Allison says you don't need to replace the internal filter unless the transmission is disassembled for repair work.
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Old 12-17-2017, 06:48 AM   #9
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Somewhat related, has anyone found a good measuring method that would allow you to measure the fluid removed so you can then measure what new fluid goes in? I probably need to do the second and final Transynd fill next summer.
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Old 12-17-2017, 08:24 AM   #10
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I used a plastic 1 gallon empty water jug and marked off quart increments using a measuring cup. Works for me and fluid level has always come up to the right spot on the stick. I also wait several weeks before draining. Usually get 12-13 qts..
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Old 12-17-2017, 08:45 AM   #11
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I welded a drain plug into the pan on our old Chevy transmission. Then I put a temperature sender in it. Gauge in the dash. That way I could keep an eye on the temperature on hard pulls.
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Old 12-17-2017, 08:56 AM   #12
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Somewhat related, has anyone found a good measuring method that would allow you to measure the fluid removed so you can then measure what new fluid goes in? I probably need to do the second and final Transynd fill next summer.
White 5 gal bucket that I filled with water one quart and marked the outside with a permanent marker. Put a lid on the bucket and head on over to the local parts shop that has the recycling tanks to dispose of the fluid.
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Old 12-17-2017, 08:59 AM   #13
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Originally Posted by Charlie 5320 View Post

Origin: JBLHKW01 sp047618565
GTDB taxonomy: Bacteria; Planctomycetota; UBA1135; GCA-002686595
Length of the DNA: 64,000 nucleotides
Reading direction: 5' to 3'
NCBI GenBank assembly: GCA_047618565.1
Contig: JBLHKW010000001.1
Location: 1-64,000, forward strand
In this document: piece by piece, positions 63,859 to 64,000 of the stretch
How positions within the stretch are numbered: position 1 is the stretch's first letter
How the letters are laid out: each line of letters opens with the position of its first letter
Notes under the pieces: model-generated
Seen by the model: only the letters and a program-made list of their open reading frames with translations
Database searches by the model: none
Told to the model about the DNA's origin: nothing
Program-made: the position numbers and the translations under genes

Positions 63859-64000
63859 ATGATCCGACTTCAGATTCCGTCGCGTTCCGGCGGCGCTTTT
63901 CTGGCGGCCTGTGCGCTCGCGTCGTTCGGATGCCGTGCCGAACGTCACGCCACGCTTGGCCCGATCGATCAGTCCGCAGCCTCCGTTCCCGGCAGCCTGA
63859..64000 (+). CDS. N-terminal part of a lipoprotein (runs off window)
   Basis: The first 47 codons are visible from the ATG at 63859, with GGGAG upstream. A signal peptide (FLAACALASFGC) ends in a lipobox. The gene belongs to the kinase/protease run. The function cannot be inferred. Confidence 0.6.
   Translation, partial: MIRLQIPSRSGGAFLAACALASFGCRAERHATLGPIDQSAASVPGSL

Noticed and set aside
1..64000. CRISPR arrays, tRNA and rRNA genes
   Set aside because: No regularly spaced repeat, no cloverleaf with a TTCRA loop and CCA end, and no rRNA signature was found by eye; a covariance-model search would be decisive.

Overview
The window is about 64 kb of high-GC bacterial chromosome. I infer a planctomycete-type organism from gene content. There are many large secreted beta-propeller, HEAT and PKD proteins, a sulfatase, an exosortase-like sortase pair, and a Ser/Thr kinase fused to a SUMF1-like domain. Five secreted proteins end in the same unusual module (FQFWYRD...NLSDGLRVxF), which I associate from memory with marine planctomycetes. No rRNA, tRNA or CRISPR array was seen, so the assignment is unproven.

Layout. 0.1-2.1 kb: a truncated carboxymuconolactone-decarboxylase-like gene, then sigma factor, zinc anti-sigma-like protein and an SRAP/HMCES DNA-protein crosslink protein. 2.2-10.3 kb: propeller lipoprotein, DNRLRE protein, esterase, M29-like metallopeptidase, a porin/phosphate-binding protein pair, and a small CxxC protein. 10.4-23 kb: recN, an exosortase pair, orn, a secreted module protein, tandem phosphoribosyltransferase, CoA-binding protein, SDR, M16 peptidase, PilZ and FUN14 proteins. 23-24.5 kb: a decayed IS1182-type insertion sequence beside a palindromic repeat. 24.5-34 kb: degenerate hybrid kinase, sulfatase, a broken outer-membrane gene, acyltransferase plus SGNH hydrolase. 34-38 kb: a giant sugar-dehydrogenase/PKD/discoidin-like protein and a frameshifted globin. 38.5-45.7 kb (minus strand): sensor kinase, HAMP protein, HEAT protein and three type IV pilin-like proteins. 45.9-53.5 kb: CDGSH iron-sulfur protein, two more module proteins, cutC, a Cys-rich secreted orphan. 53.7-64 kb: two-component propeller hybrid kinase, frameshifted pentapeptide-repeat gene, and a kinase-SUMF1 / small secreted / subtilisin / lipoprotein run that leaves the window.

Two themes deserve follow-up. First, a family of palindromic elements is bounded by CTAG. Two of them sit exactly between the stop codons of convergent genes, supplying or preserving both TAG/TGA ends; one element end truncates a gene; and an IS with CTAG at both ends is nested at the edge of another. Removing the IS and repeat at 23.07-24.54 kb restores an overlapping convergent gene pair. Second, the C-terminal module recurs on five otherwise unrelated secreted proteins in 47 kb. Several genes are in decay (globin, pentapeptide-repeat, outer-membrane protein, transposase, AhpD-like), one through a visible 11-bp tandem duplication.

Pan is too thin to tap. Must have a bung welded on if you really want a plug. Not worth it to me, as how many times are you planning on draining the fluid? It's really not too bad if you leave a couple bolts in the front of the pan until it drains some. Then loosen the bolts a little at a time to allow the pan the drop slowly.
Not so. I have nearly 300,000 on my 4L80E (95 Chev K2500 Suburban) thanks to a drain plug I installed in the pan at 60,000. The drain plug is a hollow bolt that bolts into a hole you drill in the pan; another bolt, the new drain plug, fills the hollow. Then, I took my new drain plug to a machine shop, gave the dude $20 and a temperature sending unit, and asked him to drill a hole in the new drain plug and instal the sending unit therein. I never remove the sender from the drain plug. To drain, I remove the drain plug from the hollow bolt. Work good, last long time.
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Old 12-17-2017, 09:11 AM   #14
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You should remove the oil pan and clean the sludge from the bottom of the pan. Most transmissions are designed with out a drain plug to encourage the pan removal and filter replacement when changing fluid. There also is a magnet on the inside of the pan that should be checked for metal shavings and cleaned. If you talk to any transmission mechanic, dirty/not regular oil change is the major cause of transmission failures.